Just when we thought this curly form couldn’t get any better, an edible shortbread ampersand turned up at our door courtesy of Maid of Gingerbread.
Move over Mr Whippy, there’s a new ice cream maker in town….
Art and Design fabricator, Neil Lemaire has created this freehand ampersand to add to our curly collection, using a mixture of waxes in a melting pot.
This is just a teaser of Neil’s talents, which include mould making, bronze casting, steel fabrication and armature making. He even finds time to run courses teaching all of these skills.
Find out more about Neil here: www.neillemaire.com
Our latest summer interview comes from illustrator and animator, Ben Cady. Sharing our love of the handmade, Ben specialises in hand-drawn animations using traditional pencil-on-paper techniques. F&E became a fan of Ben’s work after spotting his Goat and The Well animation on the animation festival circuit. His construction site ampersand illustration has also featured on our blog.
When did you first decide to explore the possibilities of animation?
I discovered animation on a taster day at the beginning of my foundation year at the London College of Communication. I had intended to do photography for the year, but a day scratching and painting on 16mm film, and then running it through a projector, convinced me otherwise. I spent that year experimenting with different media, and, after discovering my love for pencil-on-paper animation, I ended up doing a degree and an MA in it.
What was the first animation you made and how did you create it? What do you think of it now?
The first proper film I made was called ‘alive and chicken’. It was a silly film suggesting the possible fates of a chicken that went missing from my flock for a week, and then reappeared again. (Yes, I keep chickens.) It was fun to make, all done straight ahead (no key frames), and all in pen, with no rough animation (no mistakes allowed!) It took about two weeks. I played it to some children at an animation workshop I was helping to run recently, and it went down quite well! You can watch it here: https://vimeo.com/51077191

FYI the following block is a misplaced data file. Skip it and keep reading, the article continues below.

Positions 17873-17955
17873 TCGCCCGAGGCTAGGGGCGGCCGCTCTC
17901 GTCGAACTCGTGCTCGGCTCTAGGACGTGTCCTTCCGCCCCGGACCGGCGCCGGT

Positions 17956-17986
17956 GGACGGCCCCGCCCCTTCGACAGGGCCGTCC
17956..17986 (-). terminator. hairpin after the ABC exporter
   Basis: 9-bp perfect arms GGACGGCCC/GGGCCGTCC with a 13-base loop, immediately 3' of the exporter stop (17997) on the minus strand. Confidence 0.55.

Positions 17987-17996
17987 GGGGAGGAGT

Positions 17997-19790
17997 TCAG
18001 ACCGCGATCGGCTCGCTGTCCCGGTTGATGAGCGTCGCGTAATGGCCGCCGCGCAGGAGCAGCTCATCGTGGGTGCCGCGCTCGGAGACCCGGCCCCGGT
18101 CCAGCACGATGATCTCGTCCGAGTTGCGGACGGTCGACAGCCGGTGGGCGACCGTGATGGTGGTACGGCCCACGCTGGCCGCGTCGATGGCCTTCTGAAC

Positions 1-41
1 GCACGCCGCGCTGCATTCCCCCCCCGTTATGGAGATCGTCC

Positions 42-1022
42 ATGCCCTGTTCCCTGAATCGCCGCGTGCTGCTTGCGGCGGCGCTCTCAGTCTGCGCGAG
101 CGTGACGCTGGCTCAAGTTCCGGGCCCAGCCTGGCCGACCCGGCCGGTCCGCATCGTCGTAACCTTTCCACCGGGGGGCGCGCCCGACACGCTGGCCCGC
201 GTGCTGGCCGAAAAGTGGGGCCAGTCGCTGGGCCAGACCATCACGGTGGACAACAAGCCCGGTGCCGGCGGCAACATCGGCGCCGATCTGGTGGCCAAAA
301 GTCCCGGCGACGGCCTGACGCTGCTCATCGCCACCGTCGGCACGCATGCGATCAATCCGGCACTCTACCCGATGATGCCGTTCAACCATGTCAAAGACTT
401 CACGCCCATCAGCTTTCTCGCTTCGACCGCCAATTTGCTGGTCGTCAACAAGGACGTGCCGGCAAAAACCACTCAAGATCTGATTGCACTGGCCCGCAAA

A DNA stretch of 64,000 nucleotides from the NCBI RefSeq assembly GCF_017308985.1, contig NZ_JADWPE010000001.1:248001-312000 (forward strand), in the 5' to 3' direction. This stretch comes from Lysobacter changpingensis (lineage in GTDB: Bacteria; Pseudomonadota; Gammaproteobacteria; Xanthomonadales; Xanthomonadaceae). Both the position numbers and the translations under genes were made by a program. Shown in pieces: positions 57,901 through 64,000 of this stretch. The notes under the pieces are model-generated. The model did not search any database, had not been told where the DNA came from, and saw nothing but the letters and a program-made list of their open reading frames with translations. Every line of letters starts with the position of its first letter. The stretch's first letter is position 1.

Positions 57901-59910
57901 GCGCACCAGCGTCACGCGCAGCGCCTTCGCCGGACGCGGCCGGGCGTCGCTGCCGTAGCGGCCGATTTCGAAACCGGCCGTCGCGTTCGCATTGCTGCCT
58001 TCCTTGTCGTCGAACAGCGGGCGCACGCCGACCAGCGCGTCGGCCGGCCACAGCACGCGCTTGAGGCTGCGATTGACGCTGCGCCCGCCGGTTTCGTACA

Why do you opt for a hand-drawn process, over digital animation?
I work using pencil and paper because I enjoy it more. We live in a world where most people spend a worryingly large proportion of their time staring into screens (computers, kindles, iphones, tablets) and I find it nice to look at a bit of paper for a change! I also enjoy the control and feel for detail that working on paper gives you, and the fact that the work you create is physical, tangible and actually there. I recently bought a graphics tablet to try, and it’s horrible! Almost as bad as using MS Paint with a mouse. Anyone want a cheap Wacom?!
Besides hand-drawn, pencil on paper animation, do you work in any other mediums?
My newest film Anomalies uses cut-out animation and a bit of photomontage, to create slightly surreal apparitions to accompany my drawn animation. I’ve also messed around with stop motion and rotoscoping a fair bit, both of which I’ve enjoyed immensely. My main passion is hand-drawn animation though, I just really like the look and feel of it, as well as the slow pace of work, which allows me to get through a LOT of audiobooks!
What projects are you working on at the moment?